I never saw Mark “The Bird” Fidrych in person. I’m not even sure I saw him pitch on television much beyond his breakout performance on ABC’s “Monday Night Baseball” on June 28, 1976.
That night was all I needed to know that he was one of a kind.
I was part of the nationwide audience that tuned in that night, most of us knowing little or nothing about the curly haired Detroit Tigers pitcher who was said to resemble Big Bird from “Sesame Street.”
It wasn’t just that Fidrych dominated the hated New York Yankees, it was the way in which he did it. I don’t mean his pitch assortment but rather his mannerisms: talking to the ball or himself, running off the mound to the dugout, manicuring the mound on his hands and knees.
Fitting for the bicentennial, Fidrych was a true American original.
I turned 9 four days after my first glimpse of Fidrych. I soon had his poster above my bed. The Boston Red Sox have always been my team, but Fidrych will always be my favorite player.
‘Giving me duckbumps’
“I’ve gotta tell you,” said Bob Uecker, one of the “Monday Night Baseball” broadcasters that June night 40 years ago. “I’ve seen a lot of ballgames played, and I’ve caught a few. I don’t think I’ve ever seen a pitcher this keyed up in the ninth inning of a ballgame, or all through the ballgame. You’d think this guy would be running out of gas by now or starting to get down a bit, but he’s just starting to heat it up.”
Bob Prince, the legendary Pittsburgh Pirates broadcaster, also was part of the “Monday Night Baseball” team.
“What’s getting me is he’s giving me duckbumps,” he said, “and I’ve watched over 8,000 ballgames.“ In 35 years in baseball, he said, he had never seen anything like it.
To witness Fidrych’s unbridled joy when the final Yankee grounded out, you might think the Tigers had just won the World Series. He shook the hands of an umpire, a police officer, and fans near the dugout.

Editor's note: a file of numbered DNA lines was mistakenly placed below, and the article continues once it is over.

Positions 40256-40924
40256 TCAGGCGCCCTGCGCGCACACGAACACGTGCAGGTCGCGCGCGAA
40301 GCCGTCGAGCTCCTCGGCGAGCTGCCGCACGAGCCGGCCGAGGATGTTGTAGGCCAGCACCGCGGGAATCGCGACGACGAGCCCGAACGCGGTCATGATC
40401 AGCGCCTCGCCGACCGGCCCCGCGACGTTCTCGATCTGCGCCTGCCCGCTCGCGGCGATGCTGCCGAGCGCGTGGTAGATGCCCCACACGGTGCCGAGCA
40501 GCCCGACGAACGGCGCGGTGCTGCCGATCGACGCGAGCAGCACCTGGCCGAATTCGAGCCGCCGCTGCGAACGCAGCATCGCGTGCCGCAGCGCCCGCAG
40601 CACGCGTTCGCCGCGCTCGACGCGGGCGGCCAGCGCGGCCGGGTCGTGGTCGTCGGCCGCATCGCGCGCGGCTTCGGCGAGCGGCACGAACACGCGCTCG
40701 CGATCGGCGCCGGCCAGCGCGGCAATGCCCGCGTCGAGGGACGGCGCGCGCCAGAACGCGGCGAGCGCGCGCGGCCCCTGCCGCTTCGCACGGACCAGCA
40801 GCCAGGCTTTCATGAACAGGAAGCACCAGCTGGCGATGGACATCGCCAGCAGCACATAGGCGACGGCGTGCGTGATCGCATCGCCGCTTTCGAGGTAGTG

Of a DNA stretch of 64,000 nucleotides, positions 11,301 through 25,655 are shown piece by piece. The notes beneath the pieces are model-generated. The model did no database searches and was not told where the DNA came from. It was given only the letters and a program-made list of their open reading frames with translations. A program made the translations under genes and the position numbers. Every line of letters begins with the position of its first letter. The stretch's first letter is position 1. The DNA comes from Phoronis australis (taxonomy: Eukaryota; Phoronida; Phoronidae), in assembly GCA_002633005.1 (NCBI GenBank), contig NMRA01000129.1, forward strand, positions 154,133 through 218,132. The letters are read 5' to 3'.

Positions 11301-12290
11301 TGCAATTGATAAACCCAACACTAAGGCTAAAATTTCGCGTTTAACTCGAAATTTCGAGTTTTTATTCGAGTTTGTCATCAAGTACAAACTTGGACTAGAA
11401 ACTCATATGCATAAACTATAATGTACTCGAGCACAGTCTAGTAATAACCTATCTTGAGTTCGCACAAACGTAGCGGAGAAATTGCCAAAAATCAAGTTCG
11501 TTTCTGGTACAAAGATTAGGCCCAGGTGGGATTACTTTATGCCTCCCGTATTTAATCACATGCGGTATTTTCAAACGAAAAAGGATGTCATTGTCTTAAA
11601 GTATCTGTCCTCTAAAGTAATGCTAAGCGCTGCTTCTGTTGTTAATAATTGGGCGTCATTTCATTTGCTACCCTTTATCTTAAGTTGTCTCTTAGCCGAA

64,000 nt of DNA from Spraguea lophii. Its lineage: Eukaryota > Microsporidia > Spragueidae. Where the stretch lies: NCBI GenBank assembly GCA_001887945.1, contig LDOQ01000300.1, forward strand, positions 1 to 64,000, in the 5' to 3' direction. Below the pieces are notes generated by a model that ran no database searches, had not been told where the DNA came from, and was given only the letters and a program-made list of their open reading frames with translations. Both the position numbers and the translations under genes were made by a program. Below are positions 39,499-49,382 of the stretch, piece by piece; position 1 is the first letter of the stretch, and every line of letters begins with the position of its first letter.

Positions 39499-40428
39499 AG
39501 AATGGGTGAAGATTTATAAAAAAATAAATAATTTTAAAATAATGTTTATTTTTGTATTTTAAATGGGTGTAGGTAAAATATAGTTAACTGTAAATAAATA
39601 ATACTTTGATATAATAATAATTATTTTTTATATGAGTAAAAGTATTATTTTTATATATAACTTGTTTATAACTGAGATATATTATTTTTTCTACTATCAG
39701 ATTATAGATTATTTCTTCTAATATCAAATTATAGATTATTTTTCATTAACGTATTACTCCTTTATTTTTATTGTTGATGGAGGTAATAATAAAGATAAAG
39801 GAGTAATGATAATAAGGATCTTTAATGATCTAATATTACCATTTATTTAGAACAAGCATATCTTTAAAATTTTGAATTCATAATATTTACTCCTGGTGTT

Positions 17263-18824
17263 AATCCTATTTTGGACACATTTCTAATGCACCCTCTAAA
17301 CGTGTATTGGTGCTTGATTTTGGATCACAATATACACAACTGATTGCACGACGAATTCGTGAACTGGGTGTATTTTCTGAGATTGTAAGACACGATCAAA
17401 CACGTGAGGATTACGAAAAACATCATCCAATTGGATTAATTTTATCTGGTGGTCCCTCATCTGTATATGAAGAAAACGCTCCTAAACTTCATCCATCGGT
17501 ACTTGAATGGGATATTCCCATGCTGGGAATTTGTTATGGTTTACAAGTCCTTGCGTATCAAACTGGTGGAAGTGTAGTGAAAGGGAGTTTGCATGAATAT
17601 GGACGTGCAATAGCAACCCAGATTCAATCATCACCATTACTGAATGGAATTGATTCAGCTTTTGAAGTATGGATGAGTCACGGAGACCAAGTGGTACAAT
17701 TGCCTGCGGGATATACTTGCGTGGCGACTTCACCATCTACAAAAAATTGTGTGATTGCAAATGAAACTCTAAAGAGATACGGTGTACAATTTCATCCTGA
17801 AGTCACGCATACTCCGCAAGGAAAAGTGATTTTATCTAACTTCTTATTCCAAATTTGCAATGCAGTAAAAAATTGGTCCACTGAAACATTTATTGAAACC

The huge crowd stood and cheered, unwilling to leave and willing Fidrych to come back out on the field. He sheepishly obliged, clearly in disbelief at what he himself was creating, conducting a post-game interview on the field in his stocking feet.
A rock star
Fidrych beat the Yankees, 5-1, en route to a 19-9 record and a league-best 2.34 earned-run average. He completed a league-high 24 games, including back-to-back 11-inning starts.
He won the American League rookie of the year award, started the all-star game, and finished second in voting for the Cy Young Award, which recognizes the best pitcher.
It was nothing short of incredible, particularly given that he had been a non-roster invitee to spring training, didn’t make his debut until April 20, and didn’t get his first start until May 15.
He turned 22 that season.
Fidrych was a rock star. In fact, to this day he is the only baseball player to have graced the cover of Rolling Stone magazine. A Fidrych start was good for an extra 17,180 fans in attendance at Tigers home games. He was a big attraction on the road, too.
But Fidrych also was a one-hit wonder, a knee injury in spring training 1977 then succeeded by a shoulder injury that summer. He pitched in only 27 more Major League games across the next four seasons before the Tigers released him.
He signed with the Boston Red Sox, struggling through two seasons with the club’s top minor-league affiliate before calling it quits at 28.
After baseball, Fidrych lived in Northborough, Mass., where he operated a dump truck, hauling gravel and asphalt.
On the afternoon of April 13, 2009, I was on the phone with my brother. We were discussing the death only hours earlier of Philadelphia Phillies broadcaster Harry Kalas when another online story caught my attention.
Fidrych apparently was trying to work on something beneath his truck when his clothing became entangled in spinning part. He died from suffocation at age 54.
Some years before he died, after I had read about his family connections to Chet’s Diner in Northborough, I called there and an engaging woman confirmed that Fidrych helped out there, making corn beef hash. She told me there was a baseball field by the diner, too.
So on one of my return trips from Maine, I stopped at Chet’s. I had a baseball with me and a hope of tracking down Fidrych to sign it. But for whatever reason, I didn’t have the gumption to ask how I could find him.
I shared that anecdote last spring with Steve Wynn, who wrote a song for his band The Baseball Project about Fidrych. It’s called “1976” and includes these lines:
What does it say for the rest of us
When our heroes die and leave us alone?
What does it say for the rest of us
When we wake up and find this bird has flown?
I love baseball as much as I ever have, but today’s players seem so cookie cutter: big metal necklaces, tattoos covering their arms, skyward motions at every possible opportunity.
They all pale in comparison with Fidrych. Then again, he was in a league by himself.